As the compound had been largely fixed, it was time to work out how to actually attach it to the lathe bed. The arrangement that came with the unit, was cobbled, kind of badly done, and in poor shape anyway.

I'm not familiar with the various generations of these things, and have no idea if this thing was supposed to be bolted to some sort of adapter plate, or the clamping parts bolted directly to it.

Well, either way, I had to work up something. Going off the cobbled originals, I came up with this- simply a pair of aluminum dovetail halves.

HSL-035.jpg


However, I couldn't just tighten one of the dovetails into place in order to clamp it,as the shape of the bed casting made it almost impossible to reach the screws. So I copied something I'd seen on another assembly, and drilled, tapped and bored the rear dovetail for two tapered, 1/2" plugs.

HSL-036.jpg


Two 3/8"-24 setscrews came in from the back, nice and easy to access, to push the plugs against the dovetail.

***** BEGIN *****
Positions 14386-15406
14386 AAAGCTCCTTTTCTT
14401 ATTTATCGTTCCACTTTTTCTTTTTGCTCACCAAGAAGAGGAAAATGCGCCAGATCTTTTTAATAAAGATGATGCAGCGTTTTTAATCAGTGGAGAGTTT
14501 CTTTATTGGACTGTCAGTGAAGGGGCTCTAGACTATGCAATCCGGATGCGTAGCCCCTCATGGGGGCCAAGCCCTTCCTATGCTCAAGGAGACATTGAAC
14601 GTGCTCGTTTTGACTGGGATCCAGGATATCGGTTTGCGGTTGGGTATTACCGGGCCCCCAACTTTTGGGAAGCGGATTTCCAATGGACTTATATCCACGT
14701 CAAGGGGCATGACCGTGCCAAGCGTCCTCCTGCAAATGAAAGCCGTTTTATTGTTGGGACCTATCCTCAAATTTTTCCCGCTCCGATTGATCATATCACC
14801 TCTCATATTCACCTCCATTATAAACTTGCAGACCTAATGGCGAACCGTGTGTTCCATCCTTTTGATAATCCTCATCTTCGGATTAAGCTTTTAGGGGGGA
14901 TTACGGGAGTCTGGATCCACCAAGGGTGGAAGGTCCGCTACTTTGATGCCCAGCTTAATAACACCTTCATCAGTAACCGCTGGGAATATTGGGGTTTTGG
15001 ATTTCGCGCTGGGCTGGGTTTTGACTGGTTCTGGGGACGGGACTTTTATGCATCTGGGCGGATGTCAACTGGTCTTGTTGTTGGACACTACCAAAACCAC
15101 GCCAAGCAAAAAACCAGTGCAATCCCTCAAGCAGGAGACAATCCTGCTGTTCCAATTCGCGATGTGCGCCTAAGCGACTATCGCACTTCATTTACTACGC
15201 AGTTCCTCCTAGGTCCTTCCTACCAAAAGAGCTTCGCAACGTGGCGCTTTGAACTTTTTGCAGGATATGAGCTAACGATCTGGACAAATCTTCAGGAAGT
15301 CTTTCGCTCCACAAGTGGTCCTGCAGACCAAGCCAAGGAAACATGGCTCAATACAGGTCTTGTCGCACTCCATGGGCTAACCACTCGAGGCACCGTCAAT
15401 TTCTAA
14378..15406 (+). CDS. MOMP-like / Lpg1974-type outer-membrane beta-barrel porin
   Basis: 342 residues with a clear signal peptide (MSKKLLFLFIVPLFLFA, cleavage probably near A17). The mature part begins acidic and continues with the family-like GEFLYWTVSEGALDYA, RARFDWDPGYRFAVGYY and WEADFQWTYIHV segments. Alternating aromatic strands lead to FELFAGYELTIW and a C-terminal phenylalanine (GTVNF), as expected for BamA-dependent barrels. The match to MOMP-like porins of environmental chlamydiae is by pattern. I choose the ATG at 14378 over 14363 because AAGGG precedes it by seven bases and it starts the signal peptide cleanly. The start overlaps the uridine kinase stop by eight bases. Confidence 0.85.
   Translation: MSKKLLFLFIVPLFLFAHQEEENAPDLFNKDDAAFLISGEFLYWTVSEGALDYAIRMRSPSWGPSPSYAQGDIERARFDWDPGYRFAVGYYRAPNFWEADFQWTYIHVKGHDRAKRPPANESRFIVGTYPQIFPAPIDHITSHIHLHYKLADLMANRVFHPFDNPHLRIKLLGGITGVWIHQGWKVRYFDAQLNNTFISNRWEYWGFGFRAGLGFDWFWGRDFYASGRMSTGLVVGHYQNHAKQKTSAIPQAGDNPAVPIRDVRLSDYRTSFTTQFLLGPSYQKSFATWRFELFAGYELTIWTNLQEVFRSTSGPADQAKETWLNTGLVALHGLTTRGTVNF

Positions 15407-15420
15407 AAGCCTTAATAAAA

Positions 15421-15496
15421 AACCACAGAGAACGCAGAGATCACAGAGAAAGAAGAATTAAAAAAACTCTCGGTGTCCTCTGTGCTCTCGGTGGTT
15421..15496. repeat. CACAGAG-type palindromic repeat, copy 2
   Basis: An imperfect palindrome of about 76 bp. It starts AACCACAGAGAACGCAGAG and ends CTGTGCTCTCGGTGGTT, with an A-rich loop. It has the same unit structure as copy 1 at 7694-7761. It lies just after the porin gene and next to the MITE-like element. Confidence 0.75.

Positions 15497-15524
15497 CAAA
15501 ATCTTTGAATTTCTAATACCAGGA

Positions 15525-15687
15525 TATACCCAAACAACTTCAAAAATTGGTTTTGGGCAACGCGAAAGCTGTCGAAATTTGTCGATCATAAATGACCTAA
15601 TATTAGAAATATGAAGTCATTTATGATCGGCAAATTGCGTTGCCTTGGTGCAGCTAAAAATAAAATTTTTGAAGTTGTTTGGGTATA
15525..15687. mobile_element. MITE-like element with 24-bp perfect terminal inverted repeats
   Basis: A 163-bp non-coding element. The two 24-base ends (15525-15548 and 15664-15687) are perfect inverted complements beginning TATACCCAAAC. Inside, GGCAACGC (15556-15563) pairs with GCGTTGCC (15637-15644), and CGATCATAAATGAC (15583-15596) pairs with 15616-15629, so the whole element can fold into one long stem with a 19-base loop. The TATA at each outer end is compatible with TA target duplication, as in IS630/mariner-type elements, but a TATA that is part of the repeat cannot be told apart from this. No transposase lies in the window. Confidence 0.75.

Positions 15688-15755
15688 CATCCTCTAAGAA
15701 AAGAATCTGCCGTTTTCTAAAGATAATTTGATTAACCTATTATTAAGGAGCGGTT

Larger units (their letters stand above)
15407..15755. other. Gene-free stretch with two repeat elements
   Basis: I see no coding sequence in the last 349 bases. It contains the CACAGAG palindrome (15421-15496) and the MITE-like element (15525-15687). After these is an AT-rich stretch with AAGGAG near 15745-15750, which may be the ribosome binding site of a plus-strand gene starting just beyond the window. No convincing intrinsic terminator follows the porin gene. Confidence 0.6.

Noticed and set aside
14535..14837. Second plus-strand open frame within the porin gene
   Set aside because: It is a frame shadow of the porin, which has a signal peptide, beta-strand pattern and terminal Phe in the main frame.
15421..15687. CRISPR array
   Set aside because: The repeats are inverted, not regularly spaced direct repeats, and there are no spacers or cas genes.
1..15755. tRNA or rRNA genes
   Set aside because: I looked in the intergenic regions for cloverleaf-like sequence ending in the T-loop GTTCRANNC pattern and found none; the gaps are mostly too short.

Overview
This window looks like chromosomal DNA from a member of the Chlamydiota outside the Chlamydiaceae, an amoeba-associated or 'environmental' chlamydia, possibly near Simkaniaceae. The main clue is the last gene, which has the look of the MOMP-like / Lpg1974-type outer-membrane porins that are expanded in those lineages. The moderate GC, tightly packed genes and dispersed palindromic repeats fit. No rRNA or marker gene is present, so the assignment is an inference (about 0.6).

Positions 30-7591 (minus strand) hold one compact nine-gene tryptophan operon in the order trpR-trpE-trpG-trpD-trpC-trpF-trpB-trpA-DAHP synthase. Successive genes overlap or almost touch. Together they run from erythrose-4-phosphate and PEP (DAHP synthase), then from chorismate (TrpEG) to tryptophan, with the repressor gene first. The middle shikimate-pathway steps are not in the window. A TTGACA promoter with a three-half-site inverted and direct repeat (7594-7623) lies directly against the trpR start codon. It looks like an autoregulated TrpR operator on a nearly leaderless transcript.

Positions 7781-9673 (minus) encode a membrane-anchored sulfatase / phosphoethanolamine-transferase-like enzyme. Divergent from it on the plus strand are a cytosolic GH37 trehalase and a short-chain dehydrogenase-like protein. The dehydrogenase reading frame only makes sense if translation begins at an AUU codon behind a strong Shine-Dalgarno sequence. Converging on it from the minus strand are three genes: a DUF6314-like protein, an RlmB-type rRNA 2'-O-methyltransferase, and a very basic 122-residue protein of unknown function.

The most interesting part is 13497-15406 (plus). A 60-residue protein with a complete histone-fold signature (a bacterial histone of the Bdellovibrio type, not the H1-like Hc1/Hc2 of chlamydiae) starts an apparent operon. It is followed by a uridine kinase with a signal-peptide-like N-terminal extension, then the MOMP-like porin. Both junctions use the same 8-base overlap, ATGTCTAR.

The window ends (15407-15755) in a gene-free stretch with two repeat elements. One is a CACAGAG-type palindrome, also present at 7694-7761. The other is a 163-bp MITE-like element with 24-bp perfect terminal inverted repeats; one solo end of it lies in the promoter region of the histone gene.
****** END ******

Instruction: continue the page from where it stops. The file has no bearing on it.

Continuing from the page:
HSL-037.jpg


Worked out great, but those cheap stainless countersunk bolts are... well, cheap crap. I can feel them "give" slightly as I tighten the setscrews, so those will be getting replaced with some quality black oxide, as soon as I can dig some up.

And that mounts the compound well enough to use.

HSL-038.jpg


I may at some point re-make the dovetails in steel, but for the moment, especially given the fairly low power of this machine, I'm sure they'll be more than strong enough.

And now, a toolpost: I'd fitted an aluminum T-nut to the top of the compound...

HSL-039.jpg